Of all the challenges of living in southern California, perhaps none is more vexing than getting to work.
Although some commuters use public transportation, most--about 85%, or 3.5 million people in Los Angeles County alone, according to 1990 U.S. Census Bureau figures--get behind the wheel of a car each workday.
Traffic on most freeways can be intolerable and one accident can tie things up for hours. Still, Southern Californians overwhelmingly prefer the sound of the morning traffic report to the sound of a train whistle.
“The fact is that automobiles, with their stereo systems and the flexibility they provide, will always be more attractive than public transportation,” says Franklin White, chief executive officer of the Metropolitan Transportation Authority.
“Until it is as painful to use the automobile as it is in other cities, people will not move to mass transit,” White adds.
Yet mass transportation is a prominent concern, at least according to the responses Voices received in response to the Times’ special July 17 section “The Next Los Angeles,” which focused on creative solutions to some of this area’s problems.
Those comments, some of which are printed in today’s Readers Respond, indicate that many commuters are not looking for such long-term and expensive solutions as railway and subway systems. They want people movers, bicycle lanes, minivans and more motorcycles.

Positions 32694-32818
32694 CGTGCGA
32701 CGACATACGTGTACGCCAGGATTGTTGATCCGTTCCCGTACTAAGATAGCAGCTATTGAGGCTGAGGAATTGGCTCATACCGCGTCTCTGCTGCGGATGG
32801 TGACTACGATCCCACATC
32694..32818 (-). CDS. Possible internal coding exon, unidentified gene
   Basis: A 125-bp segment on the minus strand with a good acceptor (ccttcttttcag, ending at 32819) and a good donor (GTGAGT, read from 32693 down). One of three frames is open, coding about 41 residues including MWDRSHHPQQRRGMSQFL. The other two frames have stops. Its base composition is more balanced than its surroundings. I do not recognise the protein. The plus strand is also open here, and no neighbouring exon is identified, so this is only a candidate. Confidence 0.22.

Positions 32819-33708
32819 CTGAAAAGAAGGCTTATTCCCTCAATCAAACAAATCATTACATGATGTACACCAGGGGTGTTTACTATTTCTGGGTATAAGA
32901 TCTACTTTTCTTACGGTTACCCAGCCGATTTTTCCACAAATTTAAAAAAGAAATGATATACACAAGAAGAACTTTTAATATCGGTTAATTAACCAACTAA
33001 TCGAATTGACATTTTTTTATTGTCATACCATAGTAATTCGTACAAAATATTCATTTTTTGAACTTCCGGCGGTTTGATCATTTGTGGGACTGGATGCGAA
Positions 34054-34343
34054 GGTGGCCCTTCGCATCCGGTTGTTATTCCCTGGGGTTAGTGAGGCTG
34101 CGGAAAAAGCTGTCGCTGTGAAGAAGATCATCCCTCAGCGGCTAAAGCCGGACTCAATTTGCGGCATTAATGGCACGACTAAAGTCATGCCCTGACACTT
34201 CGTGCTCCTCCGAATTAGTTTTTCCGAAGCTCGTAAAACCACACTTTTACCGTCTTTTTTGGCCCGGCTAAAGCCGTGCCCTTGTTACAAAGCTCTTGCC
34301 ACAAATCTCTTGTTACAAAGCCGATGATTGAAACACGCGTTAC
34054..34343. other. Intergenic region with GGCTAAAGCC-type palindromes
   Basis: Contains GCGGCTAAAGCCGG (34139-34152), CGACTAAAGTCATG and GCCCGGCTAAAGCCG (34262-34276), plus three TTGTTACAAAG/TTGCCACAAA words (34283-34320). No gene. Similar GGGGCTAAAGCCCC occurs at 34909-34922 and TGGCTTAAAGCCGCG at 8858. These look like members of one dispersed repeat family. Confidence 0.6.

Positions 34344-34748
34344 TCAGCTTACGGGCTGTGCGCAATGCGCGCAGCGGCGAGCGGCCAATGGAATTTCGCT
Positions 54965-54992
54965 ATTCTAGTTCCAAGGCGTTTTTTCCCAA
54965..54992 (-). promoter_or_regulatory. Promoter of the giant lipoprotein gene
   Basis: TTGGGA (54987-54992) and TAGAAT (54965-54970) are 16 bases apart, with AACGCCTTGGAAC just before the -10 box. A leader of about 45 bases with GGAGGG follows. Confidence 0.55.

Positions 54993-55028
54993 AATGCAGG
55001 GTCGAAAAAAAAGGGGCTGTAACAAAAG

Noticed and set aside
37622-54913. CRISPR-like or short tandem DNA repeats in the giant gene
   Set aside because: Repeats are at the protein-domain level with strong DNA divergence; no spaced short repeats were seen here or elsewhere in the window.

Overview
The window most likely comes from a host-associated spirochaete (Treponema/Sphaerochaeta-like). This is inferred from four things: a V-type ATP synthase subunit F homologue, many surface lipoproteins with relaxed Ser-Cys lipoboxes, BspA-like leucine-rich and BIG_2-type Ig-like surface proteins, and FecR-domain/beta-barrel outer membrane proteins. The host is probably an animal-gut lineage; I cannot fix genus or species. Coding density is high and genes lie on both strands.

“You need more personalized solutions,” says Catherine Burke, an associate professor of public administration at USC. “Mass transit was for the 19th Century; it shaped cities. If heavy-duty rail systems would solve problems, New York would be paradise.”
Burke, who calls building a railway system “an outrageous expenditure of public funds,” agrees that such low-tech solutions as minivans and bicycle lanes are good ideas if safety issues can be resolved. “I would open up public transit to private operators and allow people to develop things like minivans,” Burke says. “But you need to have some assurance that you are not going to be attacked on these minivans. If we could make it safe to ride a bicycle, that would be great.”
Orange County is experimenting to see if simpler solutions, such as transporting people to trains in smaller buses, will take more cars off the roads, says David Elbaum, director of planning and development for the county transportation authority. “Roads are always going to be the foundation to mobility,” Elbaum says. “They’re convenient and flexible. The key question is, ‘Do you invest in a rail system to prevent future congestion?’ ”
It’s a question that Los Angeles County has already settled. The MTA is spending $870 million annually, including debt service, on railway systems, including subways.
“The answer to people who don’t understand why we’re building this rail system is that we’re focusing on tomorrow,” White says. “The rail system we are building must be seen as a supplement to a highway and road system that will be unable to meet the demands of the future.”